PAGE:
Teen risk-taking linked to tolerance for ambiguity
When teenagers engage in dangerous behavior, adults usually chalk it up to some innate fondness for risk – the thrill of an unsafe situation.
But in fact, adolescents may be more risk-averse than adults, a new study has found. Their willingness to engage in risky behavior may have less to do with thrill-seeking per se than with a higher tolerance for uncertain consequences, researchers reported last week.
“Teenagers enter unsafe situations not because they are drawn to dangerous or risky situations, but rather because they aren’t informed enough about the odds of the consequences of their actions,” said Agnieszka Tymula, a postdoctoral researcher at New York University and co-author of a report detailing the study.
In background information included in their research paper in the journal Proceedings of the National Academy of Sciences, Tymula and colleagues at Fordham University and Yale University cited some alarming statistics about teens and risk. The adolescent mortality rate is twice as high as that of younger children. Teenagers drive faster than adults. They also have the highest rates of sexually transmitted diseases and criminal behavior of any age group, the researchers wrote.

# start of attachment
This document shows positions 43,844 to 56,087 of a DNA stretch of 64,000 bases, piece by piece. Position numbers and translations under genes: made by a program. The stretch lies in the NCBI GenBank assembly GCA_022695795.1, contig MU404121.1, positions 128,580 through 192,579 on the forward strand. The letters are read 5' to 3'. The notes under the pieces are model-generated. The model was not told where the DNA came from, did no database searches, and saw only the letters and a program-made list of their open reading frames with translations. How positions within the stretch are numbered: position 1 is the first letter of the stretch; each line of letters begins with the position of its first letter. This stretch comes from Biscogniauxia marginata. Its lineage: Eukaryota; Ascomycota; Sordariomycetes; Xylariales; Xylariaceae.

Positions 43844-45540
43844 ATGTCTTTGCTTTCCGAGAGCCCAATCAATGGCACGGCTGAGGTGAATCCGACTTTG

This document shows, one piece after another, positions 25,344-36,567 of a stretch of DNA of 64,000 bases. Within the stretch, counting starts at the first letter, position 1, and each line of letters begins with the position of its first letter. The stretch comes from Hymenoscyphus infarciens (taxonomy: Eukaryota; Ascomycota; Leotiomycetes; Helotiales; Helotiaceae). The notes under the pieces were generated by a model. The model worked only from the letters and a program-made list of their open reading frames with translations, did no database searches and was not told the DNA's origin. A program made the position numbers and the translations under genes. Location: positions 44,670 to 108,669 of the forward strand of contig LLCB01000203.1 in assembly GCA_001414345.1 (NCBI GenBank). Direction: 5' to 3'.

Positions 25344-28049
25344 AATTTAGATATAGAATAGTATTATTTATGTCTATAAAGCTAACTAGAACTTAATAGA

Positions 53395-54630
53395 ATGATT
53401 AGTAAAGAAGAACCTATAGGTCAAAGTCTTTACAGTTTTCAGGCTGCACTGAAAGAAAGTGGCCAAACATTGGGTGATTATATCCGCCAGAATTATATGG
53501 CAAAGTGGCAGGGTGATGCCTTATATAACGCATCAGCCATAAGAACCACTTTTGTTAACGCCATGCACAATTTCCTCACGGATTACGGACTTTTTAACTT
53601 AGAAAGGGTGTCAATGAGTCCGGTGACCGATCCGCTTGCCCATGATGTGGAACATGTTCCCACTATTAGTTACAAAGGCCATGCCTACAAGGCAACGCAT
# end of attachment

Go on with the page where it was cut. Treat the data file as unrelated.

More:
Scientists have pondered a number of reasons why teenagers are willing to do risky things, but according to the PNAS paper, they hadn’t yet conducted experiments in adolescents to pinpoint the role of one of those factors: a person’s tolerance for ambiguity. So Tymula and other members of the team designed an experiment that used methods from economics and neuroscience to help tease it out.
Thirty-three youths ages 12 to 17 and 32 adults ages 30 to 50 took part in a computer simulation that offered them a choice between a guaranteed payment of $5 and a chance to take part in a lottery that could pay more than $5 but also might pay nothing. In half of the trials, the likelihood of winning the lottery was clear. In the other half, the risk was hidden.
Adults were more willing than teens to choose to participate in lotteries where the risk was known to be high – suggesting that they were less risk-averse than youngsters. But adolescents were more willing than adults to choose to participate in ambiguous lotteries where the risk was unclear.
“It is not that adolescents actually choose to engage in risks, but rather they are willing to gamble when they lack complete knowledge,” the authors wrote.